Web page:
Apple largely avoid the problem by managing their App store thoroughly.  This has the upside that you can download with confidence, but the downside that it can take a while for apps to be authorised – and presumably it costs Apple a lot of money for their staff to do the verification process.  The Android and Facebook systems are unmanaged app stores – anybody can post something in and it is available immediately – this is open to abuse.  Yes rogue apps can be taken down if they are shown to cause harm, but this is usually after the harm has been done – a true case of shutting the stable door after the horse has bolted.

Ideally, I believe that both Facebook and Android should include an element of management into their app stores – a verified tick or similar.  This would highlight that unverified apps are potentially risky and that “buyer beware” principles should apply.

Until this happens please do ask yourself why an app needs access to your data, why they are asking you personal questions, why they need to post to your wall and check out whether there are any comments relating to an app before you download it.  We at SocialSafe adhere to the highest levels of privacy and integrity with regard to our app – we know that, but please do check it out for yourselves.


Facebook Privacy Changes – a step forward?

Over the last few weeks there has been mounting criticism of Facebook’s privacy rules and changes.  I have been one of those – my point being that Facebook is so easy to use, yet the privacy controls so complex that I felt this was a deliberate policy to effectively trick users into greater openness than they realised.  Today Facebook announced changes in their privacy settings through their blog and with an updated privacy explanation page. So have Facebook done enough to counter the criticism?

My first reaction, and with only the two references to go on, is that they have moved to a simpler system which is good – though it is not as simple as it could be.  First the good bits:  It appears we do now have a one click ‘Master Control’ to set “your commonly used items” such as posts, photos, etc to Friends only, Friends of Friends, or Everyone – this is much, much better and is to be applauded.  Also in his post Mark Zuckerberg states “this control will also apply to settings in new products we launch going forward” – what this means is that if I set the ‘Master Control’ to ‘Friends only’, then future Facebook privacy control settings changes won’t override this – this is also a very good change (albeit one that should have been there before).  Finally, on the positive side Facebook now state that Friends Lists and Pages no longer HAVE to be public – I can set them to be Friends only – another long overdue change.  So in summary on the good parts, Facebook have listened and have moved to a simpler system.

Despite these very positive changes, I still have some reservations.  Facebook have listened (they had to!), but if you look just a little at the detail you can see that Facebook’s desire for you to make all your data open to the world and to lull you into ignoring privacy, is still as strong as it was.  This is most clear if you look at the “Recommended” settings in the diagram at the top of the privacy explanation page.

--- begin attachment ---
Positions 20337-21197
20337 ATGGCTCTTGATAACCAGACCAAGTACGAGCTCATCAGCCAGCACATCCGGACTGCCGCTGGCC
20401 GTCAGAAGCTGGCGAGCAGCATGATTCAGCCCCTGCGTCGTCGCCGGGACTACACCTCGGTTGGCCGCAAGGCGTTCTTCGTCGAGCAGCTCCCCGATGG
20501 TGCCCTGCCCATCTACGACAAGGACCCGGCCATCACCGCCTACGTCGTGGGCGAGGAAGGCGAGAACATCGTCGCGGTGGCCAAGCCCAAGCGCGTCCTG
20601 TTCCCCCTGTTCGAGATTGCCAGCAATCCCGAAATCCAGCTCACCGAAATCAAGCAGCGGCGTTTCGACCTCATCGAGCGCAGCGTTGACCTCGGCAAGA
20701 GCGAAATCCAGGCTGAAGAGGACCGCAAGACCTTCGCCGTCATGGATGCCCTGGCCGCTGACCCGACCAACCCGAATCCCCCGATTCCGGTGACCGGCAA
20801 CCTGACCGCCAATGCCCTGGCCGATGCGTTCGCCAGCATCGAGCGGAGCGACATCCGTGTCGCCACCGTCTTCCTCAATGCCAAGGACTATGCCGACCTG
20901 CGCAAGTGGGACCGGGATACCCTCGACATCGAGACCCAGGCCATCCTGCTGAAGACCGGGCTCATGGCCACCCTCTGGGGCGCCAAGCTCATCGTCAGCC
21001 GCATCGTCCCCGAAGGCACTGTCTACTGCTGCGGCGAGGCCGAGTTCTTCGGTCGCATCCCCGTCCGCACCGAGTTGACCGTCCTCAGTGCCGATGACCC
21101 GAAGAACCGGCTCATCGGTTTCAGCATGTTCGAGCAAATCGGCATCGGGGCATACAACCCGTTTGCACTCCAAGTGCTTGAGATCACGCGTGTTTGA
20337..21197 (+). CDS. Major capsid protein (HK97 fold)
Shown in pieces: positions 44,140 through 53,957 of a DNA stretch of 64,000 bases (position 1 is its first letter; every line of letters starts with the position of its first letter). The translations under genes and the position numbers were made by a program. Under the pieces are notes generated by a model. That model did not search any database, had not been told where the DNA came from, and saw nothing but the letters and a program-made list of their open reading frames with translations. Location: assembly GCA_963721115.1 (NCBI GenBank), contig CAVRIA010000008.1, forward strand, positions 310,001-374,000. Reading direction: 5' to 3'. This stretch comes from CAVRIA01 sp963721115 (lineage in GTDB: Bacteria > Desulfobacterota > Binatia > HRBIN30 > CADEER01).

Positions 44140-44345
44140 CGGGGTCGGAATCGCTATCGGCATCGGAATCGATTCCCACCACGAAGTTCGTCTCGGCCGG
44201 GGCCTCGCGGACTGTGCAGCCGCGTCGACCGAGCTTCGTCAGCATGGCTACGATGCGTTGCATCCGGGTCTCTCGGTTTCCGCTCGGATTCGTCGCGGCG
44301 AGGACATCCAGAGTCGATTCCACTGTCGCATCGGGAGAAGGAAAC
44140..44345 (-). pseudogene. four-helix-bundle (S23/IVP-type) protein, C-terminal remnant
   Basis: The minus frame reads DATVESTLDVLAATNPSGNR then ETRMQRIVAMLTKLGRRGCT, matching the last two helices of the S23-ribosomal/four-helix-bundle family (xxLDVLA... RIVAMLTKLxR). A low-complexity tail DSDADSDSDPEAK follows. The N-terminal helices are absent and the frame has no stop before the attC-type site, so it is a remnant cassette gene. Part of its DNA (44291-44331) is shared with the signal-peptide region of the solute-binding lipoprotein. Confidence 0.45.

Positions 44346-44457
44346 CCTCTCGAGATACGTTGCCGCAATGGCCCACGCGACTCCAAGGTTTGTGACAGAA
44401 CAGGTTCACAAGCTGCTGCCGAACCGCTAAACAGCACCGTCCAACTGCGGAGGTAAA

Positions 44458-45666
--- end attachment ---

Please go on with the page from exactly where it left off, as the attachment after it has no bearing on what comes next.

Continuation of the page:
Why should it be recommended that all my posts and photos and family and relationships be open to “Everyone” on the internet?  Clearly most people will just click the recommended settings, which will also no doubt be applied by default for users, thereby giving up their privacy.  My issue here is that for the non-tech savvy they are being pushed in a direction which causes them to be more open than they are aware – I think this is not following the duty of care for their users that I would expect of a truly ethical company.  Nonetheless I can’t argue that it isn’t clear(ish) so, as Mark says in his post that this is the last change they are going to make to the privacy settings, it is now a case of if you like the constraints then use Facebook and if you don’t then quit.

There are a couple of other minor negatives such as the need to go to subsidiary privacy settings for some features (why???) and some other default settings that are questionable (e.g. do we really need our activities to be visible by default), but Facebook have at least been clear on their direction.  You may like it or may not – it is now up to the market to decide.  I suspect that with 400M+ users Facebook is still going to be a driving force on the internet for a while yet.  Will their radical approach to openness become the norm, or will users (eventually) drive back to a more private exchange of information with just their friends.  I am in the latter camp, but time will tell if I am in the minority or the majority.

Facebook Privacy – A deliberate deception?

Over the last few months the number of people who have been complaining about Facebook’s privacy policy have been rising.  What are they complaining about? – the fact that slowly the default Facebook privacy options are being made more and more open so that, unless you take specific action, more and more of what you write and exchange on Facebook is available to anyone on the internet.  There is a great site by Matt Mckeon which illustrates this change and how the pace of change (of default openness) is growing.